Friday, May 29, 2009

A Finite Number of Turns

Last week while in Hanover I met a friend's step-grandfather who is 97 years old. My brief conversations with him combined with time spend around friends rather than people I loathe have afforded me, I won't say epiphanies, but rather a few interesting thoughts with which I have been tinkering since I returned to my shithole town of current residence.

Let's say that I were to live to be 97. Were that the case I would have remaining 71 years, which is 25,915 days (give or take) which is 621,960 hours. I say this not to indicate the time I have remaining but rather to spark the realization that my time here is finite; I am probably going to die.

The complications which result from this realization are many. At the moment, however, my primary concern is that if there is a particular task I desire to accomplish or a specific person with whom I desire to spend time then the opportunities I have to accomplish that task and the time I have to spend with that person are limited in a very real and existential sense. When I extrapolate this information and apply it to existence as a whole and the beings living within said existence I find that a great quizibuck forms in my mind: How can I wait?

If I genuinely desire to accomplish a specific task then it would seem sensible to effort as much as possible to accomplish that task. If I desire to manifest a specific situation then it seems sensible to manifest as quickly as possible. If there is a specific person with whom I yearn to spend time then it would be entirely sensible, I think, to act on these feelings and compulsions. Thinking "I will do that later" or "I will eventually accomplish that" or "I'll tell her tomorrow" is entirely nonsensical given that in the truest sense later, eventually, or tomorrow may never be experienced by me.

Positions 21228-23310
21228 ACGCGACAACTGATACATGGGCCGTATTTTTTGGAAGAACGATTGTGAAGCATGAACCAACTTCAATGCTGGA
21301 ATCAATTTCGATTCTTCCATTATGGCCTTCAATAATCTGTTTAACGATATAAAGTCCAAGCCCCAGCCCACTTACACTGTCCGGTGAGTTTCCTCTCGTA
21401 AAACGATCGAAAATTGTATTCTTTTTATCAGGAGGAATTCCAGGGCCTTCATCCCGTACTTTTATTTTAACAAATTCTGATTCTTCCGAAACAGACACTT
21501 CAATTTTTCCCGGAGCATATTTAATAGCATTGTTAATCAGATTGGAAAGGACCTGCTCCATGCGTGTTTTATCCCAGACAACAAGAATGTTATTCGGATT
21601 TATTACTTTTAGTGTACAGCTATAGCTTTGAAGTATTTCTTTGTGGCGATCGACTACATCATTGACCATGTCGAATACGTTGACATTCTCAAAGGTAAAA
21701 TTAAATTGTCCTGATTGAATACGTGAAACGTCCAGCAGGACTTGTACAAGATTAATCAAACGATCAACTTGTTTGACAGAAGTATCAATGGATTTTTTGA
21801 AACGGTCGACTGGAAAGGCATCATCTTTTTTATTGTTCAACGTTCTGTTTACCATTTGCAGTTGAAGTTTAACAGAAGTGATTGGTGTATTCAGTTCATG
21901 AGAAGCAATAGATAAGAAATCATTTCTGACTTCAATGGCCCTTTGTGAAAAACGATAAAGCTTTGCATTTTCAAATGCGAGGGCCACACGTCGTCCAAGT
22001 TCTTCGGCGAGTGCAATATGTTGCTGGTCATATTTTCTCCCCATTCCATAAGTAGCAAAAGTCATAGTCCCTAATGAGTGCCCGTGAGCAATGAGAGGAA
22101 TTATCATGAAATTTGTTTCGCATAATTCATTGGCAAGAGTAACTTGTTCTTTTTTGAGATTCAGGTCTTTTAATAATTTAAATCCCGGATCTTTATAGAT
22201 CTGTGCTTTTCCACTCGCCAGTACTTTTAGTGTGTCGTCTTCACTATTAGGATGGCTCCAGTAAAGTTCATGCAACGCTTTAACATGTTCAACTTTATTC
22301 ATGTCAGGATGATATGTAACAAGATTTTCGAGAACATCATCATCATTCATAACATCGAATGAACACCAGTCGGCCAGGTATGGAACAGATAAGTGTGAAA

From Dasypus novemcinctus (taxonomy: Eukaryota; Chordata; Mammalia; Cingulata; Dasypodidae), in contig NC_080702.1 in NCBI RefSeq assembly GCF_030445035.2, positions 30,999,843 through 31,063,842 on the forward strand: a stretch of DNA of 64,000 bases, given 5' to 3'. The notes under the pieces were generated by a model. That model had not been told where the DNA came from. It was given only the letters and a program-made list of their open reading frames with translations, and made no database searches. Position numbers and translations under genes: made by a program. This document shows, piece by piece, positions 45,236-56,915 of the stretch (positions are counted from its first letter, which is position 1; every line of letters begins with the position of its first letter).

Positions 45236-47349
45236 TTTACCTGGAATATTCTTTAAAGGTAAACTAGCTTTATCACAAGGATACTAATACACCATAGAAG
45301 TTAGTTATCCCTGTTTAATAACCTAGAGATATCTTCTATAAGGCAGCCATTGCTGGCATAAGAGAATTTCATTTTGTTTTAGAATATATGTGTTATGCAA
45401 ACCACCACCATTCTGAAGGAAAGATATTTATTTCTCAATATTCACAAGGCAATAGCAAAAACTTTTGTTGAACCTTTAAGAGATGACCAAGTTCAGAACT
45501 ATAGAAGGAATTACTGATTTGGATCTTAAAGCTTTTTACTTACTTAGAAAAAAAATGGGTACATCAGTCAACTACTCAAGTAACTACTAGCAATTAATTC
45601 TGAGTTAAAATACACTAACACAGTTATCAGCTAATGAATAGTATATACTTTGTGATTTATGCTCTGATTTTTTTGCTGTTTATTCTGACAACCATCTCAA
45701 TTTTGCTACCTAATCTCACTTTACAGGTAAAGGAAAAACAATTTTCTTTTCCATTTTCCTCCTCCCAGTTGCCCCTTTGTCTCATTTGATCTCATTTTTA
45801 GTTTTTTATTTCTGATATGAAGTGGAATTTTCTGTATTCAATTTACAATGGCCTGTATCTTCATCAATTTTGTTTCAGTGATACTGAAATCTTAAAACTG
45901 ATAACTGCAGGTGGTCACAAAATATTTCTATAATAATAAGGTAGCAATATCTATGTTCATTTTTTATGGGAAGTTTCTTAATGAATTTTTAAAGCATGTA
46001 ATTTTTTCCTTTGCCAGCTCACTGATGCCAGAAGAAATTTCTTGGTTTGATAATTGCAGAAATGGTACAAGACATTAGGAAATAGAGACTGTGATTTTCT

Having returned I started to re-read The Unbearable Lightness of Being. I think the message of this book, as indicated by the title, coupled with the realization that my time is finite manifests a delightful sense of existential terror. I have but one life to live, a finite amount of time afforded to me, and nothing but my own desires and compulsions upon which to found any sense of purpose, meaning, or value. I as a finite entity exist within a world of possibilities which are entirely neutral and baseless absent my own valuations yet these valuations exist only by my positing them the positing of which shall only exist for the finite amount of time within which my being has duration.

So how does one live upon having this realization? How can one play the game of life knowing that there are a finite number of turns? Were one to rush into a situation without following the designated steps feathers would be ruffled. Yet given that every breath may be my last am I not existentially justified in breaking social barriers and grasping at those ideals I desire to manifest before I expire? How can I, or anyone, wait when waiting allows for the expiration of the all too precious and finite resource of time?

My meanings and values are manifestations of my self. My time is finite. My being is airy and slight. Would it not follow that earnest proclamations and genuine action are the only sensible options within this finite duration of existence? Does not Carpe diem fail to acknowledge that one may expire before even the end of the day? How can one not be driven to madness by waiting or hoping when one recognizes the finitude of existence? How can one bide one's time once one realizes that time will end?

I can understand abandoning desire and maintaining apathy towards an existence which is finite. This seems like a sensible way to bypass existential terror in the face of an inescapable end. Yet when genuine yearning occurs, when one is driven and compelled to seek a specific can one couple the inevitability of one's demise with the recognition that commonplace emotions and everyday sensibilities demand that one yield to the illusion that there is time to ponder, to wait, to consider, to reflect? If I have but 71 years how can I possibly wait? How can I passively hope and not ceaselessly attempt to manifest that for which I hope?